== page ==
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Mindful : February 2015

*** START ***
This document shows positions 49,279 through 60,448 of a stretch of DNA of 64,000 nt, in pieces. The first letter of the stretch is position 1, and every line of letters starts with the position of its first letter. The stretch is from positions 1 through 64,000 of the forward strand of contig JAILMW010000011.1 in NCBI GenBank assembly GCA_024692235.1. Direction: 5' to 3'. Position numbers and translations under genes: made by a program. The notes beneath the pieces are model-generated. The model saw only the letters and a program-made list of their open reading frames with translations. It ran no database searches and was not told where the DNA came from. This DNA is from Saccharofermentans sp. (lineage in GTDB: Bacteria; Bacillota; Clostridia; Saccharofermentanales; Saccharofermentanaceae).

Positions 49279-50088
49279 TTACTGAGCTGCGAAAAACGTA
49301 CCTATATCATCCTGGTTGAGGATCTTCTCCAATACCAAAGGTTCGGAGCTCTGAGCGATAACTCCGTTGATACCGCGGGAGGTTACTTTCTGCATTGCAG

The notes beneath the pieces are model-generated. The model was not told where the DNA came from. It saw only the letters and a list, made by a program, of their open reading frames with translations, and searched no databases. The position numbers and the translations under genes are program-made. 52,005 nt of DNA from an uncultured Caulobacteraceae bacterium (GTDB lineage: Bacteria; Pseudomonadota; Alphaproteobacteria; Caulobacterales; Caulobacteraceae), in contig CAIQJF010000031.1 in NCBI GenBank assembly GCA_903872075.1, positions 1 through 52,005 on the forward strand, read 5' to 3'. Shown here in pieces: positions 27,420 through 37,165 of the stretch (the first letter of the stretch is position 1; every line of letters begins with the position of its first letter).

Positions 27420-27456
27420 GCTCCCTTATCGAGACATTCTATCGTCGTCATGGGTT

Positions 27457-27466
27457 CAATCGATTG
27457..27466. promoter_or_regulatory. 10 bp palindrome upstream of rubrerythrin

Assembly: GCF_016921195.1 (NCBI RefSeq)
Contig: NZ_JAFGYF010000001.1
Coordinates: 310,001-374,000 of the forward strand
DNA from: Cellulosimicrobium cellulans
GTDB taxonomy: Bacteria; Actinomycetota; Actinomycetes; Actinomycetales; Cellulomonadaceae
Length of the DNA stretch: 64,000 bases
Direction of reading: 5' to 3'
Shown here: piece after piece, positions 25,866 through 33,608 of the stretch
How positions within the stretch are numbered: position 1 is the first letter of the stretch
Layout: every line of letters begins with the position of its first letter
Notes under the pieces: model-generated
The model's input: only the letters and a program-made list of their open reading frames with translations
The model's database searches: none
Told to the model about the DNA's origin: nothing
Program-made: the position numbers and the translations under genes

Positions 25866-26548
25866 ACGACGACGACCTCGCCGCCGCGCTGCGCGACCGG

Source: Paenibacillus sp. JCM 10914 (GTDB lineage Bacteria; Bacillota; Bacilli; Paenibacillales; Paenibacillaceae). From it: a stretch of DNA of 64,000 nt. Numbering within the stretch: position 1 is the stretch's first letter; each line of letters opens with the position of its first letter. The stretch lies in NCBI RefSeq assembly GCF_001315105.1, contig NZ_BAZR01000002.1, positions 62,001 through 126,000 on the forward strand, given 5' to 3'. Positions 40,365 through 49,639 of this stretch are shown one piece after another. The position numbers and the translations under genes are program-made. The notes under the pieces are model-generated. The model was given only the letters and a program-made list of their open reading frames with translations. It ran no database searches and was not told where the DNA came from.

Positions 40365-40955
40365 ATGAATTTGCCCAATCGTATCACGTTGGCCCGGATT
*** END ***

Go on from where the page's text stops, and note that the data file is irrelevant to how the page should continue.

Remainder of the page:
Often our vision of what’s right and real gets skewed by cognitive bias, when our brains reach the wrong conclusions. In psychotherapy, Sharon Begley warns, cognitive bias can make ineffective treatments appear successful, putting patients’ recovery at risk. A throng of psychologists listens in rapt attention. The speaker declares that psychotherapies don’t require systematic study—akin to the clinical trials that determine the efficacy of drugs—because psychologists can see whether clients are improving. Thun- derous applause. And when the speaker, rising to his theme, asks how many have seen their clients improve after therapy, it’s as if he’s asked who wants a free trip to Pa ris: a sea of hands shoots into the air. The confident psycholo- gists could well be right about their healing abilities. But Scott Lilienfeld wonders. A research psychologist at Emory University, Lil- ienfeld has written papers on the resista nce of clinical psychologists—practitioners who treat depression, social phobia, marital troubles, personality disorders, and the whole woeful litany of human mental miseries—to evidence-based practice, in which the choice of treat- ment is guided by rigorous, large-scale studies. Whenever Lilienfeld advocates this, the blowback is immediate: We know what works; we see it every time a satisfied client leaves therapy cured of what troubled her. As one therapist wrote, “When treatments work, the condition being treated vanishes, and we don’t need randomized controlled trials to see this happening.” A journal editor once suggested Lilienfeld and some of his colleag ues explore why psychologists a re so adamant that they know what works. What they came up with is on a par with the cobbler’s barefoot children a nd the auto mechanic’s chronically stalling car: Psychologists— experts on the human mind— ca n succumb to cognitive biases, some of the most basic flaws in reasoning, including hindsight bias (“I knew all along you’d cheat on me”) a nd post-purchase rationalization (“I love Windows Vista; I paid $1,200 for that computer!”). → Flawed Thinking 18 mindful February 2015 Illustration by Sébastien Thibault brain science Sharon Begley is the senior health and science correspondent at Reuters, author of Train Your Mind, Change Your Brain, and coauthor with Richard Davidson of The Emotional Life of Your Brain.